Remember that a chain is only as strong as its weakest link
There are various domains in projects, and they all need attention; we must have a holistic perspective of the project. Paying attention to a seemingly important domain (e.g., time) is not enough, because all domains interact and they don’t work properly unless they all receive adequate attention.
Example: It’s all about the deadline!
Let’s say you’re building something for the Olympic Games. It has a very serious deadline, which makes time management very important. Is that right, though? What if the quality is so low that it necessitates repeat work after a while. That would impact on time, So, that makes it time and quality. You may have a fancy garden listed in the original definition of the project, but you know that if there’s not enough time, you can skip it and just cover it with grass, as long as you have considered this possibility in time and have prepared for it. So, scope management is also important. Now we have the scope, time, and quality domains at the center of our attention.
Have you heard of that famous example where president Kennedy meets a janitor in NASA and asks him what he does, and he replies, “I’m helping put a man on the moon”? Doesn’t having that type of people in the project help meet the deadline?
As you go on, you notice that every single domain in the project contributes to time management, and you can’t meet the deadline with an acceptable level of certainty unless you pay attention to all domains.
Example: Cherry picking
When people are faced with a variety of methods, sometimes they start cherry picking and create a mix of everything that seems interesting from different systems. This usually doesn’t work, because elements do not work in isolation and have to be compatible with each other. Any additions or changes to a system should be made from a holistic viewpoint.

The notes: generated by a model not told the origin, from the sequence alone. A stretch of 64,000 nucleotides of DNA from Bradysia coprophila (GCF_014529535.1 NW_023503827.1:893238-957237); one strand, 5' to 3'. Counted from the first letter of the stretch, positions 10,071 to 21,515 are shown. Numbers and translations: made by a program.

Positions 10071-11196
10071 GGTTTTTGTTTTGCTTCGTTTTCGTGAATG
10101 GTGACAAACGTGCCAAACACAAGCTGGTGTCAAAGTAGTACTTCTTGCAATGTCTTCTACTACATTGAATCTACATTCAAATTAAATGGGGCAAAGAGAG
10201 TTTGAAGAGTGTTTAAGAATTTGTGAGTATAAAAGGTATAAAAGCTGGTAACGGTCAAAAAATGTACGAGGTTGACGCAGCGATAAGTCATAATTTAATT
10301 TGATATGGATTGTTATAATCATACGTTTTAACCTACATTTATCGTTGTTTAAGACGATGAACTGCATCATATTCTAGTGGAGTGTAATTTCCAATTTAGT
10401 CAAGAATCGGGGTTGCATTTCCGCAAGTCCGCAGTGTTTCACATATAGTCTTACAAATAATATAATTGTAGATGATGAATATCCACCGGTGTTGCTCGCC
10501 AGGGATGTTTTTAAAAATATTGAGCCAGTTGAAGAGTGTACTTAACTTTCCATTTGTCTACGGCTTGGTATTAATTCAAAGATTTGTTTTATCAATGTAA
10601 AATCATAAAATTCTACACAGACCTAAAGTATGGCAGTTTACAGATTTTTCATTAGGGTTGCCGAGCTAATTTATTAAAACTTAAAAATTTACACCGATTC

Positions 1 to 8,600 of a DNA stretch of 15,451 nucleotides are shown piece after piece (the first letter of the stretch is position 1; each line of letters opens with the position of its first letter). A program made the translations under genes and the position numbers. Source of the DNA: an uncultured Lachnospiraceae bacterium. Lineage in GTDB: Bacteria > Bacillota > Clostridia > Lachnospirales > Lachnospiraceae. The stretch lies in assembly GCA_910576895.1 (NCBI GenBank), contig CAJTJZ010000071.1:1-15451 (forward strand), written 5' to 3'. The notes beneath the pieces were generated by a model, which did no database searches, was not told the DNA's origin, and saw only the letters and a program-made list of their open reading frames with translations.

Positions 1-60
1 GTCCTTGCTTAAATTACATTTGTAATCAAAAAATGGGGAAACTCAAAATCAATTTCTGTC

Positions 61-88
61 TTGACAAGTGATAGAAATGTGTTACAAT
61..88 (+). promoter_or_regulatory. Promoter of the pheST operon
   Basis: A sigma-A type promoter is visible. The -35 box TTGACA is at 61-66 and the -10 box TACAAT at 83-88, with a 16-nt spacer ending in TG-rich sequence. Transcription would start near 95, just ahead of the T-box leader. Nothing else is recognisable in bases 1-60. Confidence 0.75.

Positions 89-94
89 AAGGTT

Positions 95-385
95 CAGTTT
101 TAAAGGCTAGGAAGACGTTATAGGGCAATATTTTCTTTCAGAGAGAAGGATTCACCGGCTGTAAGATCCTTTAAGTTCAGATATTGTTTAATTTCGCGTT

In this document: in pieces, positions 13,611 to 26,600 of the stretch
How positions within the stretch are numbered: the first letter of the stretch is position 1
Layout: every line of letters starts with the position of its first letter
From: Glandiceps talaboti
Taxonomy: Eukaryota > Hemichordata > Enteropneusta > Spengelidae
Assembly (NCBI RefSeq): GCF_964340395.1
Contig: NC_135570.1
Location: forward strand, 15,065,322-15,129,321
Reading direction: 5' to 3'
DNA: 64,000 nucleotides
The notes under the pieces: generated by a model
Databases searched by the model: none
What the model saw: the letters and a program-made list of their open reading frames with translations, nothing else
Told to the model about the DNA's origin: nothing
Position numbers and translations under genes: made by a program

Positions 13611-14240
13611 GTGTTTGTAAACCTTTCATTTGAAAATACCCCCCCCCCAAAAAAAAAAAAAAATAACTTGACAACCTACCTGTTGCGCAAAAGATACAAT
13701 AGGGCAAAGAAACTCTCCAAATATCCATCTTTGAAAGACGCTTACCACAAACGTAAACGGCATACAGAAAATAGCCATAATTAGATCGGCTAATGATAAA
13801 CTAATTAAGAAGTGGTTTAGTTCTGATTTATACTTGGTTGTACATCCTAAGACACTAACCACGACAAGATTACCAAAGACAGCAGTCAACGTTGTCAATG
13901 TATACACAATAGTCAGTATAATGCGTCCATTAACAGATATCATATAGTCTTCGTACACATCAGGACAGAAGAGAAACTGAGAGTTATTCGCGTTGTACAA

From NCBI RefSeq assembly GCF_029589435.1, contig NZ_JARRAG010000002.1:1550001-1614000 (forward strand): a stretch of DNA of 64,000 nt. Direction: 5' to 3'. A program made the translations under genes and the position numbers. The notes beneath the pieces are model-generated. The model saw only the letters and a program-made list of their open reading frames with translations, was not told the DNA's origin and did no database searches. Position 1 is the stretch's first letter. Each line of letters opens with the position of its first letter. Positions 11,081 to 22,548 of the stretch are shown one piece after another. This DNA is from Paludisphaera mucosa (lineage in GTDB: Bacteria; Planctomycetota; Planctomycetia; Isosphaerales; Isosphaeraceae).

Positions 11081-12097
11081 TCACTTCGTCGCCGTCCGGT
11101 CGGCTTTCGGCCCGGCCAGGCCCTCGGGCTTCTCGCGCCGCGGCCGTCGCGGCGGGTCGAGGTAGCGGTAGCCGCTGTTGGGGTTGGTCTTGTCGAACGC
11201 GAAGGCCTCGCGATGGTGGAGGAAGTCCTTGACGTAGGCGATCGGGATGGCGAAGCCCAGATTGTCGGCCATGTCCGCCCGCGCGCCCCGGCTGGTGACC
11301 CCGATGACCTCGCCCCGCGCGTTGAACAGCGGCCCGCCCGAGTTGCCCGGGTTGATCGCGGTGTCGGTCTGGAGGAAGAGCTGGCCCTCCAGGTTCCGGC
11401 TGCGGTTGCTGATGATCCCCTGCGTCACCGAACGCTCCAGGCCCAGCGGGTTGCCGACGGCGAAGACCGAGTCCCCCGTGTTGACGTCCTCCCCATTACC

This is why we sometimes see contradictory elements in different methods; something works well in one system, and its opposite works well in another system. That element is not right or wrong on its own.
The safest approach is to select a methodology for the project, tailor it, and then cautiously add new elements to it by considering the consistency of the whole system.
Example: The anti-process approach
One of the best things Agile methods have done is to draw attention to human aspects. The Agile Manifesto gives more value to individuals and interactions compared to processes and tools, although this may not be a fair comparison. Almost all methods say that human aspects are important, and the real difference with Agile methods is that human aspects are an embedded part of their processes, rather than a simple suggestion. So, it’s not about a competition between human aspects and processes, but rather about the way human aspects are seen in the system.
There’s no doubt that some people try to replace the human aspects by having more sophisticated processes, but that’s only a misuse. Even the opposite exists as well: people trying to replace processes with human aspects, which doesn’t work well either.
Example: These are all the domains you need
When thinking about the domains, you should be careful not to miss any of them. What are they, though? If you check the fundamental resources, you will receive different answers; and yet, none of them is the whole truth.
PRINCE2® themes are domains, but those are only the domains that play a key role in the methodology. The other domains are only implied.
The PMBOK® Guide is not a methodology and can formulate it much better with the ten knowledge areas. However, these are interpretations of all domains based on the PMBOK® Guide’s perspective on the project, rather than a neutral one (not that there necessarily is a neutral perspective). For example, human aspects don’t receive a lot of attention in the PMBOK® Guide.
A good source of information about the domains is ICB. However, it’s not about the domains, but about the competencies that are required in the project. It doesn’t have a one-to-one relationship with the domains, but it does help a lot in identifying them.
There’s no list of domains in NUPP, primarily because it’s a meta-system rather than a system, and also because the categorization of the domains depends on the type of project and its environment; e.g., a routine construction project may need a different perspective from a creative research project.
NUPP is open-source and published for free under a Creative Commons license.
Written by: Nader K. Rad